It’s important to recognise the differences between these categories in order to identify which will be most beneficial to your business. Our IT experts will be able to talk you through the best options for your usage and requirements.
What are the benefits of cloud services?
As interesting as all of the above information is, the bottom line remains the same; how beneficial are cloud services? How will they improve my business? Why change what’s been working for years?
The benefits of cloud services for remote working for businesses can be broken down as follows:
Accessibility & collaboration
It essentially allows users (ie. your remote worker) 24/7 access to services from any location with an internet connection. It also allows multiple users in various locations to collaborate on single documents/programmes/applications simultaneously.
This is relevant now more than ever, in times where the ways in which businesses will operate in the future are uncertain. It gives companies not only the flexibility to quickly up or down scale computing power, but also to accommodate drastic changes to the numbers of remote workers.
Scalability can be subdivided as:
- Vertical scaling – Addition of more CPU or memory to an existing server, replacing a server with a more powerful version
- Horizontal scaling (Scale out) – Addition of nodes/servers limiting the number of requests received by a single server
Cloud services operate to a shared responsibility model. This in short means that the provider and the user are accountable for different aspects of security. The CSPs are responsible for the security of the cloud and the client is responsible for the data they input to said cloud. In order to maximise the benefits both parties must work together.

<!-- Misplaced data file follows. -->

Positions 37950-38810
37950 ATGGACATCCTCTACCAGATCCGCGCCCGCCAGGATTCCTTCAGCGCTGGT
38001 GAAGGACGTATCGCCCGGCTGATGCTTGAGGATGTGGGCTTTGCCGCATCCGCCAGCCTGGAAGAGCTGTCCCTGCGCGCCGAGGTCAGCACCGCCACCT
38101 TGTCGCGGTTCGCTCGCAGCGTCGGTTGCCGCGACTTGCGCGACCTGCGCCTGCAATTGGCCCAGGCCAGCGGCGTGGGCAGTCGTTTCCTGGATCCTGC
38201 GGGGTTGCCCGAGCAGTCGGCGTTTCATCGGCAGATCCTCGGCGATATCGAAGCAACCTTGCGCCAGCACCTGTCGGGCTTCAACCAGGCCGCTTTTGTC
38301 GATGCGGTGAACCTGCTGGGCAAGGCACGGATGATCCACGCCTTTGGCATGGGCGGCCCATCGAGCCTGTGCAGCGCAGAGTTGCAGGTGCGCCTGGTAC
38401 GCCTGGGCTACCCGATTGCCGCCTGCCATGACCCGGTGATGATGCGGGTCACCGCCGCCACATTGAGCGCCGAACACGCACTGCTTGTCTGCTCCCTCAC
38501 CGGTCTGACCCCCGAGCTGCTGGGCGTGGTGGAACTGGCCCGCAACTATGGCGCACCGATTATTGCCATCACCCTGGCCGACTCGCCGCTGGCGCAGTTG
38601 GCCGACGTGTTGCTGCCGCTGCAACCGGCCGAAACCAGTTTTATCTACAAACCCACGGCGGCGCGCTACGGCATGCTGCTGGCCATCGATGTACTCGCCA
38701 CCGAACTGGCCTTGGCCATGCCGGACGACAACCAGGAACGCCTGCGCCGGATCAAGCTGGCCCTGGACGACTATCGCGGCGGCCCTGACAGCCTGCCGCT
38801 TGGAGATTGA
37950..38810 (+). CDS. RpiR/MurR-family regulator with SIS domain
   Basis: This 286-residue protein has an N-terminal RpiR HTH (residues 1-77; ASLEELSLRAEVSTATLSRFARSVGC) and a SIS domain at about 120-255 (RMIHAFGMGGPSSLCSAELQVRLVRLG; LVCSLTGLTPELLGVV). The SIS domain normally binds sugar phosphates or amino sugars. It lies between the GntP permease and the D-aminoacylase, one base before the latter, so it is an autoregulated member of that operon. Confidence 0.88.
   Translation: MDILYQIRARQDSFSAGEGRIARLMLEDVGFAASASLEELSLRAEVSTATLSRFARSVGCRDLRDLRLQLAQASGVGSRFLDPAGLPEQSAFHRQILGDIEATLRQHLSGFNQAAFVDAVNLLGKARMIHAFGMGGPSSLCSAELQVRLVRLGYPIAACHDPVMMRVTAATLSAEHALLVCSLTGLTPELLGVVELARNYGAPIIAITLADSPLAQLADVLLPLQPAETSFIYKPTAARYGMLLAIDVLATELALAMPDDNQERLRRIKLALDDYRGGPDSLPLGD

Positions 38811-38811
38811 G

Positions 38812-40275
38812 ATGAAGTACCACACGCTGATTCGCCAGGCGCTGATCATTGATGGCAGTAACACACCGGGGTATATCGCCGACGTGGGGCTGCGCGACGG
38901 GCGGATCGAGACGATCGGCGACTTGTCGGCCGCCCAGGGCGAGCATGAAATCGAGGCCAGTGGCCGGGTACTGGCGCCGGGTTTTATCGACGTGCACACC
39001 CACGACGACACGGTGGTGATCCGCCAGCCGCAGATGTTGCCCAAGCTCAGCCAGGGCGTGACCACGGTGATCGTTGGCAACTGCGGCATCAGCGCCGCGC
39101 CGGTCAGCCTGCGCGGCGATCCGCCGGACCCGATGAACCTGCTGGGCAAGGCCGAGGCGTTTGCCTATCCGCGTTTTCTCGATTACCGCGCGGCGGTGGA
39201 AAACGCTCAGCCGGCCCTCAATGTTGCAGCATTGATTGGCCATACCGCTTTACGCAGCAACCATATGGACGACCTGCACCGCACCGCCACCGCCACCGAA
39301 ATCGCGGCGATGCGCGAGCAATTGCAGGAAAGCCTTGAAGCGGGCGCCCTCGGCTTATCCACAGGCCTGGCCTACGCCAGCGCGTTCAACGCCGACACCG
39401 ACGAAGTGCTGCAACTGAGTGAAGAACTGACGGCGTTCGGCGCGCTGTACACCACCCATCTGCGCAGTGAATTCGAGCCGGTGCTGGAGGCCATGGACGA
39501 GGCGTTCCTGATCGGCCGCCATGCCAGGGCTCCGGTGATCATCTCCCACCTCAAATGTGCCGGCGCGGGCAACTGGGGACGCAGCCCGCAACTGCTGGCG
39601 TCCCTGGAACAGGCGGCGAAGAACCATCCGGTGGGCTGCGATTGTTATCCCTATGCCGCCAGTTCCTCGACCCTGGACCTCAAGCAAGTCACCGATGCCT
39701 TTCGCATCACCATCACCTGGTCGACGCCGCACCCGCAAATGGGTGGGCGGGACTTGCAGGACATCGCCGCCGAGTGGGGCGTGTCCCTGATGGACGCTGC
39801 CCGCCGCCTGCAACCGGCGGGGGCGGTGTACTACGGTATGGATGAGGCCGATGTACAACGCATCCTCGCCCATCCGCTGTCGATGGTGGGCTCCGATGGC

Internally, cloud computing also allows administrators within an organisation to easily and remotely control employee access permissions.
Closely linked with security, cloud services often include configurations for compliance to ensure that sensitive data is not compromised.
The implementation of cloud services greatly reduces the requirement for hardware and infrastructure by:
- Removing the need for on-site data centres
- Reducing/removing the pressure of IT teams to maintain those centres
- Reducing the electricity required to power those centres
This thereby reduces the costs of maintenance considerably.
Performance & reliability
Cloud computing services connect to a worldwide network of data centres which are regularly upgraded and routinely maintained thus boasting superior and more efficient hardware in comparison to a single corporate data centre.
To put this into perspective Microsoft Office 365 (with whom Woodstock IT have partnered) financially guarantees 99.9% uptime. Business continuity, data backup and disaster recovery are also easier and less costly as information can be mirrored on multiple sites across the network.
How Woodstock IT can help with cloud services
Clearly, cloud services have the potential to positively impact your business or organisation on a huge scale. At Woodstock IT we specialise in helping you make the switch with minimal disruption to your services.
As well as implementing your cloud solution, our team of professionals will also train your employees on how to properly use the system, as well as offer ongoing maintenance, support and regular ‘health checks’.
Get in touch to find out how your business could benefit from switching to the cloud today by calling 01403 290 321.